What about normal with mean zero and standard deviation of 25?  This would amount to saying that you expect the #10 and #11 candidates to be pretty close--it's unlikely that they're as much as 2% (48 out of 2400) apart.  The probability falls to .998.  What if the distribution is normal with mean zero and standard deviation of 10?  This means that you have a strong expectation that the #10 and #11 candidates are very close.  Now the probability falls to 0.98. What if the distribution is normal with mean zero and a standard deviation of 5?  Now it's down to 0.88.  But this distribution amounts to saying that you're almost sure that the #10 and #11 candidates are almost tied. It seems hard to justify that assumption when you just start by knowing that you're talking about the #10 and #11 candidates in a field of about 16.

You could fault Fox for not including a qualifier like "under any reasonable assumptions."  But the conclusion that there was at least a 90% chance that Kasich was really ahead was justified.  In fact, I'd commend them for putting it that way rather than giving an exact number.


Wednesday, August 5, 2015

Message: I Care

Liberals often charge that conservatives lack compassion--that they don't care about the poor, or don't think about what it's like to be poor.  The usual conservative reply is that the difference doesn't involve compassion, but views about what works--that measures that seem like they would help the poor may be ineffective or even counterproductive.  That's pretty much what Greg Mankiw says in his review of a new book by Arthur Brooks.  But Brooks goes farther, or at least he did in his 2006 book, Who Really Cares?:  he says that conservatives are actually a lot more compassionate.  For example, he says that data from the General Social Survey show that people who disagreed strongly with the statement, "the government has a responsibility to reduce income inequality" gave, on the average,  nine times as much to non-religious charities as those who strongly agreed (pp. 55-6).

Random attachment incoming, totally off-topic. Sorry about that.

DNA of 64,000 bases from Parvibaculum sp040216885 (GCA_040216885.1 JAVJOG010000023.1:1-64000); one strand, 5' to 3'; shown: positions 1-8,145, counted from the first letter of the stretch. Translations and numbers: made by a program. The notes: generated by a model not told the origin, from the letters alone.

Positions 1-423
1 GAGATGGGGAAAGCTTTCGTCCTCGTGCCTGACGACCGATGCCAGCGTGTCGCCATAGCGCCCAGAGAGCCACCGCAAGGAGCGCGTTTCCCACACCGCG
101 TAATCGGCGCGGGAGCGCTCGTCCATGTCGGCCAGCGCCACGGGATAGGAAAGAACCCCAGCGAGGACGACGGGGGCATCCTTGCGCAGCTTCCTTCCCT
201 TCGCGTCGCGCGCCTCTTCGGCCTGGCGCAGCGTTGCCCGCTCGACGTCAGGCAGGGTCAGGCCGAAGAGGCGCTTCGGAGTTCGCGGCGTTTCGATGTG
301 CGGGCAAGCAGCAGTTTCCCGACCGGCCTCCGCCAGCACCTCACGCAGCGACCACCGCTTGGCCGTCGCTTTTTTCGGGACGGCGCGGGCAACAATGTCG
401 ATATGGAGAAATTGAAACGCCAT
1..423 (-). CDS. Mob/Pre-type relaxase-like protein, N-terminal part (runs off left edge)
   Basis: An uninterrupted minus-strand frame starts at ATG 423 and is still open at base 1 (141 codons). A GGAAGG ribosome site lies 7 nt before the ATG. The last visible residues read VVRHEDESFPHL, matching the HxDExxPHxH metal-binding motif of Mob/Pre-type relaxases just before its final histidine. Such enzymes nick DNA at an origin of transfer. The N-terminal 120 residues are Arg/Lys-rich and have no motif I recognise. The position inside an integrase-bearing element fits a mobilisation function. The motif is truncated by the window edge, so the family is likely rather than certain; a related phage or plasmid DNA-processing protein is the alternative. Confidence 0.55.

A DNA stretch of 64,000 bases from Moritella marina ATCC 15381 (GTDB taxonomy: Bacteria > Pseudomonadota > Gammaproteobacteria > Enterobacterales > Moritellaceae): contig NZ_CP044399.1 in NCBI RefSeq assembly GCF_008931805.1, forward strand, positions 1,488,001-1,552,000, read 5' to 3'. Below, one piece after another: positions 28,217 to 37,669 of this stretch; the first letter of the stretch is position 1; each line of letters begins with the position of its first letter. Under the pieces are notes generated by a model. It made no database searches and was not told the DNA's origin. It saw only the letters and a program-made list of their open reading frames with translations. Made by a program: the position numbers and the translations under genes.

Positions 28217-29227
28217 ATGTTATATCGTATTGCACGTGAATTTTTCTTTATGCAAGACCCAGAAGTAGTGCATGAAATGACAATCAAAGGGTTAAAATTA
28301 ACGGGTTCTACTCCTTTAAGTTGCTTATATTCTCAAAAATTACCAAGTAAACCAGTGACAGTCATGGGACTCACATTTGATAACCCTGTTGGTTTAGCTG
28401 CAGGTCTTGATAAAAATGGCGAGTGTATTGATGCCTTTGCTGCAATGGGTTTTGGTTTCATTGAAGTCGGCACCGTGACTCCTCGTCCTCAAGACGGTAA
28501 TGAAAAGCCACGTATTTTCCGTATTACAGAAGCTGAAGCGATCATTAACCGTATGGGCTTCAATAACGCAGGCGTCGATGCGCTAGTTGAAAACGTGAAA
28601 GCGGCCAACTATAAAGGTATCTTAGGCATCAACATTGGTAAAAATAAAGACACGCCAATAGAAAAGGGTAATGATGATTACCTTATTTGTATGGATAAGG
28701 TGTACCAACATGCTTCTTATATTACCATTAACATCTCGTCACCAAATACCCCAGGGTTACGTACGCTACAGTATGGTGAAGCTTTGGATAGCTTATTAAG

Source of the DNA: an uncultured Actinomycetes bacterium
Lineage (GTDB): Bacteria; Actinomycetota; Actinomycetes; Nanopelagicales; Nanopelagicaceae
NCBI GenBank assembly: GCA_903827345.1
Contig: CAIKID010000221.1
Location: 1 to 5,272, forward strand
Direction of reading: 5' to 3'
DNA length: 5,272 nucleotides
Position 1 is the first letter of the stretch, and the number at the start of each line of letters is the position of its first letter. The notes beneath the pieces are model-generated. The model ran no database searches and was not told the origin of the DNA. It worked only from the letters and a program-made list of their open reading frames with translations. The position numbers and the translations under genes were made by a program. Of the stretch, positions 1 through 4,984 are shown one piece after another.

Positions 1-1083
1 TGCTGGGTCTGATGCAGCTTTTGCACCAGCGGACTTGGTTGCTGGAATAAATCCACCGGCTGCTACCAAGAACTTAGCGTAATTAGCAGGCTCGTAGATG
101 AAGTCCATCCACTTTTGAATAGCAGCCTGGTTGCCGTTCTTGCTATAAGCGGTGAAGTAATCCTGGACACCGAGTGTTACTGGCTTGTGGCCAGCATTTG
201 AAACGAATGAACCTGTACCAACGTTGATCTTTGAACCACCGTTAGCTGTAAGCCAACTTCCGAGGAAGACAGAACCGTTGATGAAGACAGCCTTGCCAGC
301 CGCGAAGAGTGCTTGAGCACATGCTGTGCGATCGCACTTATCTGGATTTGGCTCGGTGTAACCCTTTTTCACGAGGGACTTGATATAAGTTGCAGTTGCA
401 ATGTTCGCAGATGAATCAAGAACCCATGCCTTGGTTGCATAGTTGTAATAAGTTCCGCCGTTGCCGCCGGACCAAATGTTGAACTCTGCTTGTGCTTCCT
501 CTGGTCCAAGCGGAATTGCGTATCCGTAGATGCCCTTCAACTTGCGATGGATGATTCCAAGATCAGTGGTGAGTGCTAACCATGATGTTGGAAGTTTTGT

As the example suggests, Brooks is concerned with support for what he calls "forced income redistribution  to achieve greater income equality," (p. 181) not things like same-sex marriage.  So from now on I'll refer to opinions on redistribution rather than "liberalism."